Having developed a simple method for investigating the signaling of the M_{2} receptor through G_{α15}, we measured the ability of a group of agonists with varying potencies and intrinsic efficacies to stimulate phosphoinositide hydrolysis in HEK G_{α15} M_{2} cells, which had been previously treated with 4DAMP mustard. We also treated these cells with pertussis toxin (0.1 μg/ml) overnight to prevent M_{2} receptor signaling through G_{i/o}. Figure 2a shows the results of these experiments. OxotremorineM, carbachol, and Saceclidine all elicited potent responses with similar E_{max} values, whereas Raceclidine and McNA343 behaved as partial agonists. Table 1 lists the EC_{50}, E_{max}, and Hill slope values for these experiments. We also investigated the ability of the same group of agonists to stimulate phosphoinositide hydrolysis in HEK G_{α15} cells that had not been transfected with the M_{2} receptor nor treated with 4DAMP mustard (Fig. 2b). Under these conditions, the agonists were less potent and Raceclidine and McNA343 produced barely detectable responses. Table 2 summarizes the results of these experiments.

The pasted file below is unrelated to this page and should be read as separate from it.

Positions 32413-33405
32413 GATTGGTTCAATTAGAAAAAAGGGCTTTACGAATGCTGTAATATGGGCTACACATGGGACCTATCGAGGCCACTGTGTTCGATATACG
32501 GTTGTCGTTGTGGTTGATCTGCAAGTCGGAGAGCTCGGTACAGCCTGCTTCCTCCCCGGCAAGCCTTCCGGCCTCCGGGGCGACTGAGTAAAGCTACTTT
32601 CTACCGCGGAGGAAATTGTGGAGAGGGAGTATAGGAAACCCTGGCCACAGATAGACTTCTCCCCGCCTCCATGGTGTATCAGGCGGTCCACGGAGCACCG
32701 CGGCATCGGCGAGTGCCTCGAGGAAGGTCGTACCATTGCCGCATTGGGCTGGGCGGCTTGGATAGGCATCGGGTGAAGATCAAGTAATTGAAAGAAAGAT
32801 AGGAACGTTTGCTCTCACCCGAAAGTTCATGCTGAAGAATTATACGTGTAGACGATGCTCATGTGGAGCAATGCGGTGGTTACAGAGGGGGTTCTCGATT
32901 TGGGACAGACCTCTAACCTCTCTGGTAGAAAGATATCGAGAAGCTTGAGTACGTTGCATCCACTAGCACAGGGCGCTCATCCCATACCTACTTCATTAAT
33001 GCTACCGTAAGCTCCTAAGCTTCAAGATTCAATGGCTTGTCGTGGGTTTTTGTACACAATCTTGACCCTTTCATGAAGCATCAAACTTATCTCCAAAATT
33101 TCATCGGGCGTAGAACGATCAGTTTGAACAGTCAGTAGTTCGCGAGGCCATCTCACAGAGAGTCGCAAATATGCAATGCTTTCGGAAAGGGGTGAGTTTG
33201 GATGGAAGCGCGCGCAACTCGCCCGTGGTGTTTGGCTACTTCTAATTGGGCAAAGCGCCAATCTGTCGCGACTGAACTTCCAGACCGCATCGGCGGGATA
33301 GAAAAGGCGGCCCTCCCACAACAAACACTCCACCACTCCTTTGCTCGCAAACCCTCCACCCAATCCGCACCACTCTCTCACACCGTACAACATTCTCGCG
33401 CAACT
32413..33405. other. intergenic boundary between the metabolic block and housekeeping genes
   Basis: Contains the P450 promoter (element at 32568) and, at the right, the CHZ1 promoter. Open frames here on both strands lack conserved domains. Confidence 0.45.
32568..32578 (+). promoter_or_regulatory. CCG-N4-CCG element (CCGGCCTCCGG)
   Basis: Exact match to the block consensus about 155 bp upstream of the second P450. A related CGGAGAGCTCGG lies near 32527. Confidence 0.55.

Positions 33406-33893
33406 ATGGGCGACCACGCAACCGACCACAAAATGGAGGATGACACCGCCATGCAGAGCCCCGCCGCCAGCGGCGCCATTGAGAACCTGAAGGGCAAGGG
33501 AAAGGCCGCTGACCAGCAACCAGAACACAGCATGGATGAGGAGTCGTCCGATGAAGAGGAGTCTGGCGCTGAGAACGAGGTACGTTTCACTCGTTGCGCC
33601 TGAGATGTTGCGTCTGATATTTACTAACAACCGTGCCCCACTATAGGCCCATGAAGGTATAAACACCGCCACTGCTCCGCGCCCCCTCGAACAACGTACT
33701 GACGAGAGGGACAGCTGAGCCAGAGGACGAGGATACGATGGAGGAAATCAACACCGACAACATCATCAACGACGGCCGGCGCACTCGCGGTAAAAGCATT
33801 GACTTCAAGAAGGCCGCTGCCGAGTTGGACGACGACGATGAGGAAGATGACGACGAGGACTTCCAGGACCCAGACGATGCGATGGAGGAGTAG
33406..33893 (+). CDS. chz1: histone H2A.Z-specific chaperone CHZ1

Estimation of Agonist RA_{i} Values for Phosphoinositide Hydrolysis in HEK Cells. We estimated the RA_{i} values of agonists from the data shown in Fig. 2a using the procedures described under Materials and Methods. Figure 3 illustrates our use of the null method to estimate the RA_{i} value of McNA343 relative to carbachol. First, predicted concentrations of carbachol that elicit responses equivalent to those of the concentrationresponse curve to McNA343 were interpolated as shown in Fig. 3a using eq. 7. These interpolated concentrations are plotted against the corresponding equiactive concentrations of McNA343 in Fig. 3b. Equation 8 was fitted to the data by nonlinear regression analysis to estimate p, q, and K_{A}; however, an infinite number of parameter values yield the same leastsquares fit. Consequently, it is impossible to find a solution set consisting of single values of these parameters. When the value of K_{A} was fixed as a constant; however, it was possible to obtain a leastsquares fit corresponding to unique values of p and q and the constant K_{A}. As the value of log K_{A} was set at various values between 7.5 and an arbitrarily high value of 1, the bestfitting values of p and q decreased proportionately so that their ratio remained constant as well as the residual sum of squares (RSS). Thus, it was possible to estimate the ratio p/q even though it was impossible to estimate unique values of K_{A}, p, and q. The RA_{i} of McNA343, expressed relative to carbachol is simply calculated as the ratio q/p (see eq. 9). The RA_{i} values of S and Raceclidine were estimated using a similar strategy. Because the E_{max} value of carbachol was less than those of oxotremorineM and Saceclidine, we first calculated the RA_{i} values of carbachol and Saceclidine relative to oxotremorineM and then expressed the resulting RA_{i} values relative to carbachol. A summary of these estimates is given in Table 1. We estimated the dissociation constants of the partial agonists Raceclidine (pK = 3.81 ± 0.37) and McNA343 (pK = 4.63 ± 0.15) using eq. 10. We also used the operational model to estimate the RA_{i} values of the agonists. First, we fitted the concentrationresponse curves shown in Fig. 2a to eq. 11 using global nonlinear regression analysis, sharing the estimates of M_{sys} and m among the curves and estimating unique values of τ and K for each curve. It was possible to obtain unique estimates of all of the parameters using this method; however, the estimates of τ and K for the full agonists were poorly defined and exhibited huge standard errors as well as the estimate of M_{sys}. This limitation arises with full agonists or, in other words, whenever the E_{max} value is approximately equal to the maximum response of the system (M_{sys}). Nevertheless, the ratio of τ/K for each agonist was well defined. Thus, it was possible to estimate the RA_{i} value of each agonist by taking the ratio of the τ/K of each agonist relative to that of carbachol as shown by eq. 12. The RA_{i} estimate of each agonist is listed in Table 1 together with the values estimated by the null method. It can be seen that there is close agreement between the two methods. It was also possible to estimate the dissociation constants of the partial agonists, Raceclidine (pK = 3.64 ± 0.46) and McNA343 (pK = 4.93 ± 0.12).